Tech UPTechnologyYour brain reveals who your friends are

Your brain reveals who your friends are

Friends perceive the world in a similar way to us and respond in a similar way to stimuli in the real world, according to a study from Dartmouth University (USA) that finds that friends have similar neural responses and these similarities can be use to predict who our friends are. The study has been published in the journal Nature.

The researchers found that it is possible to predict which people can be considered your friends simply by observing how their brains respond to watching videos. In the experiment, friends had the most similar neural activity patterns, followed by friends of friends who, in turn, had more closely related neural activity than people three degrees apart (friends of friends of friends).

The study is the first of its kind to examine the connections between people’s neural activity within a real-world social network, as participants responded to real-world stimuli, which in this case were watching the same set of videos .

The brain’s response is similar

“Neural responses to dynamic and natural stimuli, such as video, can provide a window into people’s spontaneous and spontaneous thought processes as they develop. Our results suggest that friends process the world around them in exceptional ways. similar, “says lead author Carolyn Parkinson.

The study looked at friendships or social ties within a cohort of nearly 280 graduate students . The researchers calculated the social distance between pairs of individuals based on the social ties previously discussed. They asked 42 of the students to watch a series of videos while their neural activity was recorded on a functional magnetic resonance imaging (fMRI) scanner.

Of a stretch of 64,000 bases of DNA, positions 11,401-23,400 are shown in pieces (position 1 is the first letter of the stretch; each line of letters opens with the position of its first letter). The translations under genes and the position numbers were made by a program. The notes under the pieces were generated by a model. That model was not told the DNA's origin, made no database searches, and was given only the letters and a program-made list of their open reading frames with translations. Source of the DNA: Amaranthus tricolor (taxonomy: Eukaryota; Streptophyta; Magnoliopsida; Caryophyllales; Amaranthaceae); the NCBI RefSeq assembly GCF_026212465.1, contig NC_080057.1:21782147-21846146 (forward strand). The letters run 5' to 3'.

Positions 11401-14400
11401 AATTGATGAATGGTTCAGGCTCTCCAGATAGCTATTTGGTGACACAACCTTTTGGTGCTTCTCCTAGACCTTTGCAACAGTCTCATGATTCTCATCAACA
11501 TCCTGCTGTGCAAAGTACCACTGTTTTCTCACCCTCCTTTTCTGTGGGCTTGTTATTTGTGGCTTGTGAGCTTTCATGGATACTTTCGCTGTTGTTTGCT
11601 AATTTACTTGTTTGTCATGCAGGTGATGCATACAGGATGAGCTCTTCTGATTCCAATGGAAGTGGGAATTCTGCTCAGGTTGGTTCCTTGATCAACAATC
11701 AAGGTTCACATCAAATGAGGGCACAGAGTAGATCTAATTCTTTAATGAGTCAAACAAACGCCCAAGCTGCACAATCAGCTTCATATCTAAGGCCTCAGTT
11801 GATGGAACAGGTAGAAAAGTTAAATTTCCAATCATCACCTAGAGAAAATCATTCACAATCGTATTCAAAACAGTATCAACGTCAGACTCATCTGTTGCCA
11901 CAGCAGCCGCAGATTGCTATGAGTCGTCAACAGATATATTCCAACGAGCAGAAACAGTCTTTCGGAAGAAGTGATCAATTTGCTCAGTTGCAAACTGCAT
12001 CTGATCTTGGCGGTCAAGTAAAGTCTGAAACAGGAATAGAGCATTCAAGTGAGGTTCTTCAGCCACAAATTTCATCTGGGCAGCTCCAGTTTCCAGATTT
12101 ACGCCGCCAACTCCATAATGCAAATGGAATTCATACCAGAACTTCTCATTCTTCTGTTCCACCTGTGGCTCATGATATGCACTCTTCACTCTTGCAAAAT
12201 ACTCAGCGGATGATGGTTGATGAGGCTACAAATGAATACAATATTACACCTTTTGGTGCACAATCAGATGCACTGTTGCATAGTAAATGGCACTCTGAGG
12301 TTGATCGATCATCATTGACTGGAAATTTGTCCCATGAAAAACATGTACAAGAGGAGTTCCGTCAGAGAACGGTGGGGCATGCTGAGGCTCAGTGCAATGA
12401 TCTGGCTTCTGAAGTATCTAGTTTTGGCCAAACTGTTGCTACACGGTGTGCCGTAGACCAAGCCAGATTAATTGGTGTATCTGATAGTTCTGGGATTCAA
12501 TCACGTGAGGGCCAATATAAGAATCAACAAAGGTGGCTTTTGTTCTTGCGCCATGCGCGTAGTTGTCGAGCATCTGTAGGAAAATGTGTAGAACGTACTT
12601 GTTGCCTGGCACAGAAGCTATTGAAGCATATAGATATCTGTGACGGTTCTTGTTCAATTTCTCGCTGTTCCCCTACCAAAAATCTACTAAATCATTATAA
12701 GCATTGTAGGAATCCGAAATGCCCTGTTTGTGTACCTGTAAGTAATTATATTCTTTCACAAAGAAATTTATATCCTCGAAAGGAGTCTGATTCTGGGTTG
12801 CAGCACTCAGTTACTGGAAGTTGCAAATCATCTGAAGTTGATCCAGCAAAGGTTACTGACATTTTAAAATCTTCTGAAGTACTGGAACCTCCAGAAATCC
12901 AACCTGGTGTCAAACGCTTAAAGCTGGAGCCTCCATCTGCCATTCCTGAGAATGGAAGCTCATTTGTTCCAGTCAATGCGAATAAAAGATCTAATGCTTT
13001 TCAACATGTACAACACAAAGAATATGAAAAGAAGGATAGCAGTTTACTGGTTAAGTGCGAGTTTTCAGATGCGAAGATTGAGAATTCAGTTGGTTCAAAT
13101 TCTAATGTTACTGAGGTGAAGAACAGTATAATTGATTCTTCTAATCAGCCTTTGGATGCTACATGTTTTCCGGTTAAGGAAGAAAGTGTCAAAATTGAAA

The videos covered a wide variety of topics and genres, including politics, science, comedy and music, for which different responses were expected. Each participant watched the same videos in the same order , with the same instructions. Then, they compared the neural responses.


The results showed that the neural responses of the brain areas involved in interpreting the environment and the sensory response were more similar among friends than among people who were less close. Thus, the further apart two people were within the network of social ties, the more this coincidence decreased.


These findings occurred even when the researchers controlled for variables such as being right- or left-handed, age, gender, ethnicity and nationality … the similarity in neural activity between friends was still evident. The team also found that similarities in response to fMRI could be used to predict not only whether a couple was friends, but also the social distance between the two.

“We are a social species and we live our lives connected to everyone else. If we want to understand how the human brain works, then we have to understand how brains work in combination, how minds mold each other,” explains Thalia Wheatley, co-author of the work. .

The experts plan to explore whether we tend to approach people who see the world in the same way as we do, whether we become more alike once we share experiences, or whether the two dynamics are mutually reinforcing.

Reference: Carolyn Parkinson, Adam M. Kleinbaum, Thalia Wheatley. “Similar neural responses predict friendship”. Nature Communications, January 2018.

Image credit: Carolyn Parkinson

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